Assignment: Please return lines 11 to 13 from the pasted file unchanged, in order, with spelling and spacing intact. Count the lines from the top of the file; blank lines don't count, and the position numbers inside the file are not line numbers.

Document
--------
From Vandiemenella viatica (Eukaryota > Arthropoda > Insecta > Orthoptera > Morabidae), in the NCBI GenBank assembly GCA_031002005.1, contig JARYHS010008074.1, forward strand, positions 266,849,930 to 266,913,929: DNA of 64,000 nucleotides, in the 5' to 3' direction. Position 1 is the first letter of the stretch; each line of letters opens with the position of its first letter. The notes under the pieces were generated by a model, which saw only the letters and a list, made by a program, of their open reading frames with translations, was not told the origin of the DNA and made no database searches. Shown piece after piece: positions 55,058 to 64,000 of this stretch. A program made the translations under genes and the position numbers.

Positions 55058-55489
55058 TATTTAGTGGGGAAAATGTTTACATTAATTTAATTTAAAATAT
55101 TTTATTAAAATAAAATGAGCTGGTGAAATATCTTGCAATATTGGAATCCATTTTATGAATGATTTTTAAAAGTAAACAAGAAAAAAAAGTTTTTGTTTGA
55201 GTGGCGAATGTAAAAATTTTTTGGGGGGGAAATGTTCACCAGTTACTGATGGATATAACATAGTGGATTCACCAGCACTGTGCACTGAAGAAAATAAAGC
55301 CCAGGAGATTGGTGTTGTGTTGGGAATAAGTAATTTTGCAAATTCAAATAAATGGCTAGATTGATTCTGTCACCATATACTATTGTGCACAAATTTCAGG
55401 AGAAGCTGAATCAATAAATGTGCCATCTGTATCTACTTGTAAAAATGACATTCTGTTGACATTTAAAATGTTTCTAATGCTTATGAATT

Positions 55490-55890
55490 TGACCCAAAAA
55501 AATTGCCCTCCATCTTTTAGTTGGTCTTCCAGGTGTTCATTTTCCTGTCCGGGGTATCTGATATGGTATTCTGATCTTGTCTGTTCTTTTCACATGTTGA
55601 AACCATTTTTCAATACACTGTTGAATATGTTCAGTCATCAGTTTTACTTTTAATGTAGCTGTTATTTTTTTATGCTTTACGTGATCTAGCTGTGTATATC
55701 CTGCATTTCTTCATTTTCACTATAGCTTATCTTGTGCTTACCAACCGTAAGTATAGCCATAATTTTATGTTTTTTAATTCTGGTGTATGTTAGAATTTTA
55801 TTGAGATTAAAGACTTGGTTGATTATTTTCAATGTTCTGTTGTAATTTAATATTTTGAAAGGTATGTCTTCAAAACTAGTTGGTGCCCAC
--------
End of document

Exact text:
55601 AACCATTTTTCAATACACTGTTGAATATGTTCAGTCATCAGTTTTACTTTTAATGTAGCTGTTATTTTTTTATGCTTTACGTGATCTAGCTGTGTATATC
55701 CTGCATTTCTTCATTTTCACTATAGCTTATCTTGTGCTTACCAACCGTAAGTATAGCCATAATTTTATGTTTTTTAATTCTGGTGTATGTTAGAATTTTA
55801 TTGAGATTAAAGACTTGGTTGATTATTTTCAATGTTCTGTTGTAATTTAATATTTTGAAAGGTATGTCTTCAAAACTAGTTGGTGCCCAC